In addition to the Gallery already opened for the Exhibition and Sale of Original and Hand Work of all kinds, the Organisers of Glebelands are opening a small CLUB for LADIES. The Motto of this small rendezvous is: "Thought, Culture, and Quietude/" There simple and comfortable accommodation most conveniently situated at the heart Exeter, and should be very useful to many people who come to the city for meetings, shopping, and other business. No formal "opening" has been arranged, as the very "Being" of this Club is "Quietude," but those to whom it will appeal are cordially invited to visit the premises from 2 p.m. to 4 p.m., when they may obtain all details from the Secretary, or to write for them. The premises Lounge, Drawing-room, a Writing-room, two small Tea-rooms, a rest-room, and two Dressing-rooms. .

Tinley's opens

It was in 1930 that Mrs Tinley opened her famous tearooms and had the Tinley's sign fixed across the top of the building. Luncheons in the 1930's cost 1s 4d and 1s 8d (about 7p and 8p) and people would drop in for a 'waffle and quick lunch'. At first, the shop baked 2 dozen savories per day, but by 1965, their bakery in Sidwell Street was turning out 200 dozen! The bombing of 1942, spared many buildings in Cathedral Close. However, the proximity of so many large explosions caused movement in the upper floors and Tinley's had to be evacuated to a new cafe in Blackboy Road, while the building was reinforced with steel.

In 1961, Mr and Mrs Reginald Ellis took over the teashop, retaining the name, and in 1965 they opened their Sidwell Street premises. Another change of ownership occurred in 1987 when Pascal and Jane Thomas took over, but after a dispute with their landlords, the teashop finally closed as Tinley's in August 1992. In March 1993 it reopened, named French Sticks. Gone was the English style afternoon tea, and in was coffee, croissants and French pastries. The new owners tried to introduce tables on the pavement, but the City Council saw fit to stop them, and within two years they had closed.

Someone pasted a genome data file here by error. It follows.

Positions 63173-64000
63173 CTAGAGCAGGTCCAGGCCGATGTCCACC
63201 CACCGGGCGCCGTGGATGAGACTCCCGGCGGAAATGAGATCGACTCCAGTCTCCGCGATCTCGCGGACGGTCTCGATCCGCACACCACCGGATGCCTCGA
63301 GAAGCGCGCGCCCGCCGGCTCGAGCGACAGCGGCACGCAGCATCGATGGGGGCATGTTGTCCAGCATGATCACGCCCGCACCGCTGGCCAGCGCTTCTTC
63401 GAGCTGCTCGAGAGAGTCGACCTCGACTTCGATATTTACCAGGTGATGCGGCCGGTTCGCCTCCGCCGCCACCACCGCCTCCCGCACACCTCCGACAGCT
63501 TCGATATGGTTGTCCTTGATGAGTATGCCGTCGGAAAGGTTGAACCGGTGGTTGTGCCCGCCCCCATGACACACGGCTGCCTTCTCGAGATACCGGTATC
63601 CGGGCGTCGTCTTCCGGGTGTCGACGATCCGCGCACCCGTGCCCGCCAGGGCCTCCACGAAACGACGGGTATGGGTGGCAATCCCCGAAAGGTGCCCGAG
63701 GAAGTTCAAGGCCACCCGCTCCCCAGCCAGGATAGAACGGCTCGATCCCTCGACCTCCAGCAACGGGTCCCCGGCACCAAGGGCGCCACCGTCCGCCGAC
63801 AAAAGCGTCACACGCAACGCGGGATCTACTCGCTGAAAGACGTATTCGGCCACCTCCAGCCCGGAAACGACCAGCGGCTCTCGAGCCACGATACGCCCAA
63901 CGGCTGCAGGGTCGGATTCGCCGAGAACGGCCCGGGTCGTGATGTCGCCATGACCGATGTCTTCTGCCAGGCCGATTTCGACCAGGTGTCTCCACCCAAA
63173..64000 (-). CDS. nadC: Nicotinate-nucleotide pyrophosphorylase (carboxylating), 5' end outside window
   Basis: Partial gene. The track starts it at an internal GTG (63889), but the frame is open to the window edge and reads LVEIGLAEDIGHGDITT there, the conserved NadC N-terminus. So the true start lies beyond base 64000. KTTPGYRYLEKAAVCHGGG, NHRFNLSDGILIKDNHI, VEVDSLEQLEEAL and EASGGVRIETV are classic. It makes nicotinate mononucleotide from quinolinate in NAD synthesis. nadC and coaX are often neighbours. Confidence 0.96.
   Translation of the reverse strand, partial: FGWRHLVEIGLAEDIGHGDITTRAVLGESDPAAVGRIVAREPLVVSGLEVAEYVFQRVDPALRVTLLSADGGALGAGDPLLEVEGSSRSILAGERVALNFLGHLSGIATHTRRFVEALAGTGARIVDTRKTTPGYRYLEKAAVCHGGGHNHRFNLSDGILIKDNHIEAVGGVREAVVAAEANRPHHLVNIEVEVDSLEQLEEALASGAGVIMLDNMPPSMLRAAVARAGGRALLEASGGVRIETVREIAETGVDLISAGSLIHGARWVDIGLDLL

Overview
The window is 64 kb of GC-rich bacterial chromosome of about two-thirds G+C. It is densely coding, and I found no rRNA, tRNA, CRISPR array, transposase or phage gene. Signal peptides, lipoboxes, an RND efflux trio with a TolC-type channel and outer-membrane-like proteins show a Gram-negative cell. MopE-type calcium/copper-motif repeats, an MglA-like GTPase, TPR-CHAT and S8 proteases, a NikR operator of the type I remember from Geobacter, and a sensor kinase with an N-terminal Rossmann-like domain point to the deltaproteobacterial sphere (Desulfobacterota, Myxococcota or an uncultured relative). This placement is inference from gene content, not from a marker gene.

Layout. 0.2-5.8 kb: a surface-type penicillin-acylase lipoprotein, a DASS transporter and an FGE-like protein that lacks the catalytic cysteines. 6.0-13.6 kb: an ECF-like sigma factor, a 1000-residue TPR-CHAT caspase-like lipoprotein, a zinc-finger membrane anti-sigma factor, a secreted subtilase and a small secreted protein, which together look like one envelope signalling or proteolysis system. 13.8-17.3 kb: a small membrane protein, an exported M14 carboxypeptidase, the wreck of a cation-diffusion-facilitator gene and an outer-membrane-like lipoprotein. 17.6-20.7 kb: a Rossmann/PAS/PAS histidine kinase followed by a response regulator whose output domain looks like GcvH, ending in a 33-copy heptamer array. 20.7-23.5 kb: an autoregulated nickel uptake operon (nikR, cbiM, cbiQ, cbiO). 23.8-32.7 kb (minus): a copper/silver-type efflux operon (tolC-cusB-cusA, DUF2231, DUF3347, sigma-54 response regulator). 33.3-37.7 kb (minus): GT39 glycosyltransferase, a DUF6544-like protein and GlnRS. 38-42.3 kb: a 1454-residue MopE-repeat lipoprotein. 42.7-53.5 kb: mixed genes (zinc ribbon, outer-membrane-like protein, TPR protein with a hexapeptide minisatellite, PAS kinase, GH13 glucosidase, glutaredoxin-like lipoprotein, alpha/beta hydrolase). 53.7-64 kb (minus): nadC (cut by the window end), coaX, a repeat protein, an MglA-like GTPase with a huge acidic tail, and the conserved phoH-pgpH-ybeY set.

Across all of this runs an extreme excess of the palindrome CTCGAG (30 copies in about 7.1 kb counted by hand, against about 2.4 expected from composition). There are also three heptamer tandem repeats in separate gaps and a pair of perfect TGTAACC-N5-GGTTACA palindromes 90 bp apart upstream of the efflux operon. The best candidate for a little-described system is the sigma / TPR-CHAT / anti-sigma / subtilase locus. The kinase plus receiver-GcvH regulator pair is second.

The premises were taken over by Pizza Express and Exeter Archaeology were called to investigate the premises before a refitting. They established that the oldest parts of the building dated from the 16th-century and there was no evidence of the old Cathedral Close wall running through the building. After refurbishment, Pizza Express were open for business in 1996. Pizza Express has done a good job at retaining many of the features of the old building, and even their sign out side is nicely subdued, while keeping the striking Tinley's sign across the top of the building.

Source: Various sources including Gates of the Close by M Fodor and Exeter guidebooks from 1910 to 1930. Exeter City Council Timetrail, the Express and Echo, Flying Post and Dick Passmore.

Pizza Express in Cathedral Yard

Pizza Express in Cathedral Yard still retaines the Tinleys name at the top of the building.

The facade of Murch Goff and Co.,

The facade of Murch Goff and Co., from a 1902 advert.

The site of Pizza Express before 1825

The site of Pizza Express before 1825 when Broadgate was demolished.

Pizza Express and the rear of the National West Bank

Pizza Express and the rear of the National West Bank.